Risk analysis techniques received increasing attention in the health care sector in the last 30 years. These techniques are diffused for health care processes, and less for devices. In fact, risk management for medical devices was introduced only recently (ISO 14971 in 2000 and GHTF/SG3/N15R8 in 2005) [1,2]. The goal of this study is twofold. First, we aim at evaluating the state of the art of the diffusion of standards for the risk assessment of medical devices (with a focus on FMECA). Second, we evaluate the impact of risk assessment techniques on the practice. To pursue the first goal, a literature review has been performed through the investigation of medical and non-medical databases. To reach the second objective, we selected a leading Company in the development of medical devices and we investigated the process enacted to evaluate the risk connected to the design of new devices. The literature search confirmed the widespread application of the FMECA, the scant number of contributions about its applications on medical devices, and the main limitations related to the use of this technique. The empirical investigation showed that the Company spends a surprising amount of time and resources to set and deploy the FMEA rigorously, and it follows the passages envisioned by the literature carefully, with the unique intent to respect the standards. A gap emerges among the practitioners and academic words, with two possible explanations. First, the academics are not addressing the managerial and practical implications of their contributions; in so doing they deepen the “theory versus practice” chasm. Second, the presence of standards actually discourages the practitioners to push over and find new solutions.

Failure Mode, Effects and Criticality Analysis (FMECA) for Medical Devices: Does Standardization Foster Improvements in the Practice?

ONOFRIO, ROSSELLA;PICCAGLI, FRANCESCO;SEGATO, FEDERICA
2015-01-01

Abstract

Risk analysis techniques received increasing attention in the health care sector in the last 30 years. These techniques are diffused for health care processes, and less for devices. In fact, risk management for medical devices was introduced only recently (ISO 14971 in 2000 and GHTF/SG3/N15R8 in 2005) [1,2]. The goal of this study is twofold. First, we aim at evaluating the state of the art of the diffusion of standards for the risk assessment of medical devices (with a focus on FMECA). Second, we evaluate the impact of risk assessment techniques on the practice. To pursue the first goal, a literature review has been performed through the investigation of medical and non-medical databases. To reach the second objective, we selected a leading Company in the development of medical devices and we investigated the process enacted to evaluate the risk connected to the design of new devices. The literature search confirmed the widespread application of the FMECA, the scant number of contributions about its applications on medical devices, and the main limitations related to the use of this technique. The empirical investigation showed that the Company spends a surprising amount of time and resources to set and deploy the FMEA rigorously, and it follows the passages envisioned by the literature carefully, with the unique intent to respect the standards. A gap emerges among the practitioners and academic words, with two possible explanations. First, the academics are not addressing the managerial and practical implications of their contributions; in so doing they deepen the “theory versus practice” chasm. Second, the presence of standards actually discourages the practitioners to push over and find new solutions.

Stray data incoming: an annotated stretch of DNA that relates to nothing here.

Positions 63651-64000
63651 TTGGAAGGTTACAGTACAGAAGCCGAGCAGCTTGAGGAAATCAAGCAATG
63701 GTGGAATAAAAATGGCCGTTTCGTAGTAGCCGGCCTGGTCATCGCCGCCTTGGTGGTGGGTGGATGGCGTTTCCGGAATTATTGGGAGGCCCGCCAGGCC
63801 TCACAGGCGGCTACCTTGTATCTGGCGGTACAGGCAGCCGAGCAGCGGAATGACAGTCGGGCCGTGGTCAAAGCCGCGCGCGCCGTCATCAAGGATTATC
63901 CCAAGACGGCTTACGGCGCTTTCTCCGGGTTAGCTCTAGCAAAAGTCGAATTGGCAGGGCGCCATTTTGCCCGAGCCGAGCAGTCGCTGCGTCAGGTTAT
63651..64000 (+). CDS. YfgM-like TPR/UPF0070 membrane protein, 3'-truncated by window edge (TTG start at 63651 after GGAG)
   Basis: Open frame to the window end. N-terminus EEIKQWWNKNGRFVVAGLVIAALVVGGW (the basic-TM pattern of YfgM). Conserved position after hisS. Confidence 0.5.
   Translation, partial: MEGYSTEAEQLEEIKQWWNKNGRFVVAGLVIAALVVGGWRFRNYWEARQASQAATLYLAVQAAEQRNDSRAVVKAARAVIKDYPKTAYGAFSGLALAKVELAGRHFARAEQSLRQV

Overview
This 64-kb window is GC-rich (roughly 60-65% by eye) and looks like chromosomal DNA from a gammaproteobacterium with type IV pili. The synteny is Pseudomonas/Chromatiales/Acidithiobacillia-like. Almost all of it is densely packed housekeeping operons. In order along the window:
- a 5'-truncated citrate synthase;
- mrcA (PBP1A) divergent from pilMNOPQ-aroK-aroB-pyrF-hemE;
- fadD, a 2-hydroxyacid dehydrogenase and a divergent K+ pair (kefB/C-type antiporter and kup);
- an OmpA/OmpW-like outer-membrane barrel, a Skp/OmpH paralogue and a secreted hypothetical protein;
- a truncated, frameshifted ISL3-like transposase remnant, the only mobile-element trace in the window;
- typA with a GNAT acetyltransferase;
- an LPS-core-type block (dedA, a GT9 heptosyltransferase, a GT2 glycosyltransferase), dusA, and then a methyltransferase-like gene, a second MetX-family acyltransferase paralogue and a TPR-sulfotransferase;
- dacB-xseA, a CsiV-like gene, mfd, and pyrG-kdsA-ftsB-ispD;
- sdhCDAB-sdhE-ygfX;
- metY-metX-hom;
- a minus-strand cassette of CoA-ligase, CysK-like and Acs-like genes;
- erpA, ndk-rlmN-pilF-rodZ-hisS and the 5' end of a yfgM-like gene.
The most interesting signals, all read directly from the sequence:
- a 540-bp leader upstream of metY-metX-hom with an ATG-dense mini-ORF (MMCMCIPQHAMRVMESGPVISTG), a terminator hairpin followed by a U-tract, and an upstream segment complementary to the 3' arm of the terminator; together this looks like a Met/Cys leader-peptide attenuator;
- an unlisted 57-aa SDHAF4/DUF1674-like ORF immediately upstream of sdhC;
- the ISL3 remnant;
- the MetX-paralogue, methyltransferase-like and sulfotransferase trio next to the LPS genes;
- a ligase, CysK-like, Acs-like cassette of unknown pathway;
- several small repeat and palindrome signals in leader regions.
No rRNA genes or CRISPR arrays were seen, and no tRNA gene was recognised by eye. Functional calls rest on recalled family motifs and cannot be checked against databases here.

Risk assessment; Medical device; FMECA
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Utilizza questo identificativo per citare o creare un link a questo documento: https://hdl.handle.net/11311/967857
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